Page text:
In many organizations, innovation remains an almost-mystical thing. We talk about it, we talk about its importance, but we do not talk about how it happens. The great opportunity for most organizations is to take innovation off of its pedestal in order to identify individual and group practices that make it real.
Consider group processes—our meetings and conversations where information is shared, decisions are made and problems are solved. These processes can potentially be a driver of innovation. But as a general rule, we are kind of sloppy with how we have these conversations.
If a group of humans is going to explore new ideas, generate creative solutions, and leave the room on the same page, two basic things need to happen: divergent thinking on the way to convergent thinking. In my experience, most teams are not very good at either. We often do not invite or seriously consider new ideas, and we continue to leave the room with very different levels of buy-in.
If you want more diversity of input on the front end, invite people to think about and submit their own ideas prior to the meeting. Outlaw phrases such as, “we tried that in back ‘77 and it was a huge failure,” or “that would never work here.” Prioritize quantity of ideas rather than quality, as there will be plenty of time to worry about quality.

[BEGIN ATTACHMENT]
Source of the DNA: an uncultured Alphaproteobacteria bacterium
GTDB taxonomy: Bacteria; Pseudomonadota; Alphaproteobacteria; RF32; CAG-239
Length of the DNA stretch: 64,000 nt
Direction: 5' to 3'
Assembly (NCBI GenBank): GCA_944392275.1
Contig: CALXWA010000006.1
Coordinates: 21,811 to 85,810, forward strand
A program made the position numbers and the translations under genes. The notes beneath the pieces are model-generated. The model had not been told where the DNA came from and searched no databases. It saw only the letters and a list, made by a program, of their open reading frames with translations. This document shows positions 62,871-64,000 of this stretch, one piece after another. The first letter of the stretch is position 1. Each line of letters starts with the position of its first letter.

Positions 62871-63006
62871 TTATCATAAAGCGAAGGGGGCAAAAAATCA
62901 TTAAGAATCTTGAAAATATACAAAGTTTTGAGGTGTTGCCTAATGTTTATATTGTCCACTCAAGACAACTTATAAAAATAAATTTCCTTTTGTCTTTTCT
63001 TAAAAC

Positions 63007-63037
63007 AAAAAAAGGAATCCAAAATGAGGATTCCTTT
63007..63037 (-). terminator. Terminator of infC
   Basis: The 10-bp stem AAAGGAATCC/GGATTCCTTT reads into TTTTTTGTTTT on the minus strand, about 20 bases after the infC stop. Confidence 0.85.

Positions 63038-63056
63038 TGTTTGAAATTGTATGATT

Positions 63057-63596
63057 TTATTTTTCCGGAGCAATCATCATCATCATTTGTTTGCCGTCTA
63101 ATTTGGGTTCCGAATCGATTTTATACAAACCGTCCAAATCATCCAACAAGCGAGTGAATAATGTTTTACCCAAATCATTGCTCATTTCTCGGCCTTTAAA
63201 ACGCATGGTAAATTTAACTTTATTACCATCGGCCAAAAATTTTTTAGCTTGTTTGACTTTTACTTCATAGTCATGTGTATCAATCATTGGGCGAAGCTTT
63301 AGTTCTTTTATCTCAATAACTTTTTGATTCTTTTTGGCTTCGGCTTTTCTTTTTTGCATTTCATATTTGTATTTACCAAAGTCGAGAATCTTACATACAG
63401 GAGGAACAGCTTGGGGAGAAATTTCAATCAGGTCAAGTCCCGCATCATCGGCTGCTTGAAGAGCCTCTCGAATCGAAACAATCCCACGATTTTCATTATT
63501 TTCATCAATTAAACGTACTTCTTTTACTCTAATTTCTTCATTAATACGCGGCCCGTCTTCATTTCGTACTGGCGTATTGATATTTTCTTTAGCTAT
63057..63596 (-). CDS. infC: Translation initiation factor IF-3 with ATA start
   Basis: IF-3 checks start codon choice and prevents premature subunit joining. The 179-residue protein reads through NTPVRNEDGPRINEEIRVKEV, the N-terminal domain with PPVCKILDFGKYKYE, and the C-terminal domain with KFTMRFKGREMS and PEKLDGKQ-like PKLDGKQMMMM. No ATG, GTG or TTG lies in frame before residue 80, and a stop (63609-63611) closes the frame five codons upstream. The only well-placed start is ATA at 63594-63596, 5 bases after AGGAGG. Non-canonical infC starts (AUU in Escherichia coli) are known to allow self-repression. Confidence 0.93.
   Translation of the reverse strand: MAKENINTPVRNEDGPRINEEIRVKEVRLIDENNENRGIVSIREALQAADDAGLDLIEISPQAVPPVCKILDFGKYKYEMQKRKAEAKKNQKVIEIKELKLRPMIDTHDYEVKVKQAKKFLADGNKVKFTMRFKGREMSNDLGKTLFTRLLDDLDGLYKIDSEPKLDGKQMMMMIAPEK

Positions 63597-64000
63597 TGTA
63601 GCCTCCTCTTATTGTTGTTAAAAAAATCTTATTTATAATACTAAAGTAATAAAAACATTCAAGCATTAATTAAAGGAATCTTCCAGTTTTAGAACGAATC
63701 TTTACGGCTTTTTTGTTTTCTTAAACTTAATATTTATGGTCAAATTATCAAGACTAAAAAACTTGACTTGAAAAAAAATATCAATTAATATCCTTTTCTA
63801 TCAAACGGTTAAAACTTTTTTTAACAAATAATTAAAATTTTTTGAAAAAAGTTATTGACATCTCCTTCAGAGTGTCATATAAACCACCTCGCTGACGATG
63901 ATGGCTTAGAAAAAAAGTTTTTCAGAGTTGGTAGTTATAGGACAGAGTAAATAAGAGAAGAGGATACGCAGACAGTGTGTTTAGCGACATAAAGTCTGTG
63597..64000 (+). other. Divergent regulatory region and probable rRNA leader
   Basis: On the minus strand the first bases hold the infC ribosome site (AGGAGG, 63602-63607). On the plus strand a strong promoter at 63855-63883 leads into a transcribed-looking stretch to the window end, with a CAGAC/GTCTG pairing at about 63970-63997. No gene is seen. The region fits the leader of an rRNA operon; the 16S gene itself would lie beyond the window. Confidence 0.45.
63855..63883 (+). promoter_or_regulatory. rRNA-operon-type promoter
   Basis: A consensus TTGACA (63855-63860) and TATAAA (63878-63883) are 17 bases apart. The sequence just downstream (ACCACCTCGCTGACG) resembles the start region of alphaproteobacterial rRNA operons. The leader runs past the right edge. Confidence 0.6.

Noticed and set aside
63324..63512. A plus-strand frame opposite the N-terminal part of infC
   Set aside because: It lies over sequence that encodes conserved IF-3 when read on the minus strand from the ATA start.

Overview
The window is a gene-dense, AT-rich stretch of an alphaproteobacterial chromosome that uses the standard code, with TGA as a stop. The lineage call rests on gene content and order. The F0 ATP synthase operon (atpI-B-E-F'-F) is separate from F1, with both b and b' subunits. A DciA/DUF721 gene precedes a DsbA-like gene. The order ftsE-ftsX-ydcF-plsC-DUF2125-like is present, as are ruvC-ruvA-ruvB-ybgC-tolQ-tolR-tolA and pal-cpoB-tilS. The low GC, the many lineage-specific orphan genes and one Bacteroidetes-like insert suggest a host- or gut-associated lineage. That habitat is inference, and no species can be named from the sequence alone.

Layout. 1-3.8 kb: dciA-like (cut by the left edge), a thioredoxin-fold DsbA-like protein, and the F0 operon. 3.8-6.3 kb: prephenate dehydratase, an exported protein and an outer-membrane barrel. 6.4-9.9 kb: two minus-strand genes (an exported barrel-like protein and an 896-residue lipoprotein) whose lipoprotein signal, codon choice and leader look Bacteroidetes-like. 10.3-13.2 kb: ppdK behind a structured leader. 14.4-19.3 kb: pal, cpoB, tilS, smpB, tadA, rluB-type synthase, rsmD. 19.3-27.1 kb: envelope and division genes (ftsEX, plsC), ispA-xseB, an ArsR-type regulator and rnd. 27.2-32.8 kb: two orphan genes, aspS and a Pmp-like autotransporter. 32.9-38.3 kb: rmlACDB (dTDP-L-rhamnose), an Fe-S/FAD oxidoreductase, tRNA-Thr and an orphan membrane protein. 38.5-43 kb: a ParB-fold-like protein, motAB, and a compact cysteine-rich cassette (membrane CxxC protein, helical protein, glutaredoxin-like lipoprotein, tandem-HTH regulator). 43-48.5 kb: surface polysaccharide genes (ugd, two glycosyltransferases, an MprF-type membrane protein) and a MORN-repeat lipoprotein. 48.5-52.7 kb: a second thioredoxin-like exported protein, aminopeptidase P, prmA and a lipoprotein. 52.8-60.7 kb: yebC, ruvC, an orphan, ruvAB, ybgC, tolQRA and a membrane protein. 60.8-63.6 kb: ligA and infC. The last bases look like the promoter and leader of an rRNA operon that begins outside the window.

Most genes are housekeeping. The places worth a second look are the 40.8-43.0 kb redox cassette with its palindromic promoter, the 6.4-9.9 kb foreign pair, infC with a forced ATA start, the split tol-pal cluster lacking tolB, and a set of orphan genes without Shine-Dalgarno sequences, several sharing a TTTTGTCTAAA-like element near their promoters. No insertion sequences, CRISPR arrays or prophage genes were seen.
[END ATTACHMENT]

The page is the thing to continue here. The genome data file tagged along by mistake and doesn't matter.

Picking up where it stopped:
One of the most valuable steps on the other side of the process is to make sure folks know how the decision is going to be made and how they are expected to participate. Disagreement done well is incredibly important to the process. It also frequently involves real and / or perceived risks. Remove as many of those risks as possible, and reward people for doing it well.
You can hire an SVP of Innovation and put together a fancy Innovation Committee, but most innovation is going to be driven by people close to the work, the products, and the customers telling the truth to each other. Identify practices and behaviors that create that opportunity.
Be good, or be good at it.